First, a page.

Since early times, man has used some type of footwear for protection and comfort. Shoes also protect against the tremendous pressure on the feet while standing and walking. The American Podiatric Medical Association reports an average day of walking puts a combined force of several hundred tons on the feet.
Today, shoppers also select shoe styles based on fashion and/or function. According to the American Apparel and Footwear Association, Americans spent nearly $2.4 billion on footwear in 2007.
The “Fitness” Shoe Craze
Athletic shoes are the second most popular type of shoe purchased in this country. In 2007, more than $334 million was spent in the U.S. for athletic shoes. One of the newest trends in athletic shoes is “toning” footwear. There are several different brands of toning shoes. Generally, they are one of two types of construction. Rocker bottom shoes have a curved or rounded sole (rather than flat). Pod shoes have built-in pockets of fluid or air. With either type, the goal is to create natural instability for the wearer while walking. To maintain balance, a wearer must use muscles that may not normally be used while wearing traditional shoes. Manufacturers claim the shoes tone the leg muscles and buttocks, improve posture and help the body burn more calories.
The new fitness shoes are becoming very popular. There’s even a sandal/flip-flop version. However, the shoes aren’t cheap, ranging in price from about $100 to $245/pair. Researchers estimate Americans would spend up to $200 million on these new fitness shoes in 2009.
Kendrick Whitney, D.P.M., Podiatrist with Temple University School of Podiatric Medicine in Philadelphia, PA, says it takes time to get used to toning shoes. He recommends initially wearing them for no more than 25 minutes a day until a wearer becomes comfortable and secure with the design. Most people will feel minor aches and pain until the body becomes adjusted to the new style. Whitney says these aches are caused by a strain on muscles not normally used during walking. Since the shoes promote imbalance, it’s especially important to be careful when walking on stairs or uneven surfaces.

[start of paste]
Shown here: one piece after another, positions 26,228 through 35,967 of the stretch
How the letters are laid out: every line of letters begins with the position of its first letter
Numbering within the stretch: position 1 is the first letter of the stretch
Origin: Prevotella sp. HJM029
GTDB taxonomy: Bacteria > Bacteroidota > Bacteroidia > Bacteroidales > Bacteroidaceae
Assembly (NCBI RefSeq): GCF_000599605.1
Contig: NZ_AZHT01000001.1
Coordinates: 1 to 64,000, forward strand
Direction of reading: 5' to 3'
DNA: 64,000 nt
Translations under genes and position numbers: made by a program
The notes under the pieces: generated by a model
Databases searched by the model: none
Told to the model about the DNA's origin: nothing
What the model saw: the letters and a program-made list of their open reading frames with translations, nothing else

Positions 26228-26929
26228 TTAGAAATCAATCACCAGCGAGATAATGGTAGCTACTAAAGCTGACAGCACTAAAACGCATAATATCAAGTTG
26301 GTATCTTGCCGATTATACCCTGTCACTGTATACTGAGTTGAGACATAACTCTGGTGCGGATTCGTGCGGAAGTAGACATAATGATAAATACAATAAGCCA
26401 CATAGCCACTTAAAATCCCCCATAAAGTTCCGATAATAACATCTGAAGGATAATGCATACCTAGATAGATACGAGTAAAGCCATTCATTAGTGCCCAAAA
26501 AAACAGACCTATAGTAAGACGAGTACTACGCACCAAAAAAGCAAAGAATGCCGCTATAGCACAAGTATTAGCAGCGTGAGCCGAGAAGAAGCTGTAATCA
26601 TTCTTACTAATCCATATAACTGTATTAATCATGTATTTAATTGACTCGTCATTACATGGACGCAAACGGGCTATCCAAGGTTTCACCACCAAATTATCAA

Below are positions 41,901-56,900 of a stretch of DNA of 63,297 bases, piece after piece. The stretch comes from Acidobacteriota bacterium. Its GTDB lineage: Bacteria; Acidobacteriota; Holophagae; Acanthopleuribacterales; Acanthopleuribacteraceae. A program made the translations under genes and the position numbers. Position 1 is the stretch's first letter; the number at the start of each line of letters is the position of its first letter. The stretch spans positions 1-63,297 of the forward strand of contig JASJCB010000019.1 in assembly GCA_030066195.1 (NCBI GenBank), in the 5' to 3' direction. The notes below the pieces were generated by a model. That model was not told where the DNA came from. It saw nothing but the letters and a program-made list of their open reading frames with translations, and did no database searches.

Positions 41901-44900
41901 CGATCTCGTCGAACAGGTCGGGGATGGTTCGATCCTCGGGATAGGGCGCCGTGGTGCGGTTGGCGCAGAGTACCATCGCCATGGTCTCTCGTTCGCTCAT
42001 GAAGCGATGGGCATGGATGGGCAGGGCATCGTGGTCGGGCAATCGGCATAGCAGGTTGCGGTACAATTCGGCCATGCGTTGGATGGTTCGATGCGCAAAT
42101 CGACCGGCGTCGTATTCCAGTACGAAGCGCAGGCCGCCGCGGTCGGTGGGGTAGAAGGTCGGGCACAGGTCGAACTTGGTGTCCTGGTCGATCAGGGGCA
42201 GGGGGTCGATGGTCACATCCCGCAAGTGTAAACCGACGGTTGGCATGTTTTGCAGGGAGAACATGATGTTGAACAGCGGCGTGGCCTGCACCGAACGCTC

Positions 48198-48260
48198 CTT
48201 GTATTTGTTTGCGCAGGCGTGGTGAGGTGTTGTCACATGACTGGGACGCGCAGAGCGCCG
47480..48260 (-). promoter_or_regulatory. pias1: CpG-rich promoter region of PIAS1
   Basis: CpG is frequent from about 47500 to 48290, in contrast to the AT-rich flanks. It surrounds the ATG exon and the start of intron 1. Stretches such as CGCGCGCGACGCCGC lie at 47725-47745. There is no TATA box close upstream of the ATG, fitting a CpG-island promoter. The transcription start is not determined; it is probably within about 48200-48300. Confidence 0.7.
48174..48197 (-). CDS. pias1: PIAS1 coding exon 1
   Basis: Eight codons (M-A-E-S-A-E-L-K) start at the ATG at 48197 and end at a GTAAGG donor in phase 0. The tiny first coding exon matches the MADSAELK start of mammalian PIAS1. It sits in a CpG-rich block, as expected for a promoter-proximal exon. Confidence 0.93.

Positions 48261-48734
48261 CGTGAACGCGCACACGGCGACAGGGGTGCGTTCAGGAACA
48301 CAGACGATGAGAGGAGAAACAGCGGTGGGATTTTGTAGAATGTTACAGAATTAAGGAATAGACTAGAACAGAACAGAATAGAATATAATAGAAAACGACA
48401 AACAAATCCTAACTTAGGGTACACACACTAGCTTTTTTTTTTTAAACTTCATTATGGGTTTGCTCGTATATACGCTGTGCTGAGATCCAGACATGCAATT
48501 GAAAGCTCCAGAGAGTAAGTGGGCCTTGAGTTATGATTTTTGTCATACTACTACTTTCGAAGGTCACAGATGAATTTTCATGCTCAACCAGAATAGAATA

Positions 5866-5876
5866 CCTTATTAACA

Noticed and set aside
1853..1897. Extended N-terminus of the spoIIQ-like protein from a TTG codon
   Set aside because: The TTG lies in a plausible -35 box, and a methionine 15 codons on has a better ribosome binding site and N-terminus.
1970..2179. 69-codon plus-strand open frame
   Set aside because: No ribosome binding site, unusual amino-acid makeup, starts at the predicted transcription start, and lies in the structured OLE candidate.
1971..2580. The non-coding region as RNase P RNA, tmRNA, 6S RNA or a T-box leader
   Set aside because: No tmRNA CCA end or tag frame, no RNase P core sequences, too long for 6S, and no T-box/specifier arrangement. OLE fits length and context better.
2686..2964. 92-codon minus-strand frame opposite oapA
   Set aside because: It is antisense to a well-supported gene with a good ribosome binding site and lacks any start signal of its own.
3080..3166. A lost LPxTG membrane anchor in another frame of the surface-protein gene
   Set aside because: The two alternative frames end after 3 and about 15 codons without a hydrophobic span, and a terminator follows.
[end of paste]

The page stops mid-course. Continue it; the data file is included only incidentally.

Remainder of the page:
Rocker-type shoes have actually been used for therapeutic purposes for many years. Whitney says diabetics sometimes use shoes with forefoot rockers to take the pressure off the feet and reduce the risk for foot ulcers. The shoes are not for everyone. People who have ankle instability, foot imbalance, severe flat feet or high arches are at higher risk for overturning their ankles while wearing these shoes and should stick with traditional footwear.
Do They Work?
Recently, the American Council on Exercise (ACE) completed two small studies comparing traditional athletic shoes with some of the toning shoes. In one study the investigators looked at exercise responses to the two shoe groups. The second study compared muscle activation during walking. The ACE researchers found there were no statistically significant differences in exercise response or muscle activation between the two types of shoes.
Cedric Bryant, Ph.D., Chief Science Officer for ACE, says people who wear the toning shoes often assume they are getting an extra workout because their muscles get sore after use. However, over time, as a person gets used to walking in the toning shoes, the body will adapt and soreness will go away. In his commentary on the study, Bryant says the biggest advantage of the toning shoes is that people who otherwise may not have been exercising are now using them to get some physical activity.
American Orthopaedic Foot and Ankle Society, http://www.aofas.org
American Podiatric Medical Association, http://www.apma.org. To locate which shoe brands have the APMA seal of approval, go to http://www.apma.org/athleticfootwear
To see the study by the American Council on Exercise, go to http://www.acefitness.org/getfit/studies/toningshoes072010.pdf
Landry, S., et al., “Standing in an Unstable Shoe Increases Postural Sway and Muscle Activity of Selected Smaller Extrinsic Foot Muscles,” Gait and Posture, May 21, 2010, electronically published ahead of print.
Porcari, John, Ph.D., et al., “Will Toning Shoes Really Give You a Better Body?” San Diego: American Council on Exercise, July 2010.
Ramstrand, N., et al., “Effects of an Unstable Shoe Construction on Balance in Women Aged Over 50 Years,” Clinical Biomechanics, June 2010, Vol. 25, No. 5, pp. 455-460.
Stoggl, T., et al., “Short and Long Term Adaptation of Variability During Walking Using Unstable (Mbt) Shoes,” Clinical Biomechanics, June 25, 2010, electronically published ahead of print.
Wang, C., and A. Hansen, “Response of Able-bodied Persons to Changes in Shoe Rocker Radius During Walking,” Journal of Biomechanics, May 17, 2010, electronically published ahead of print.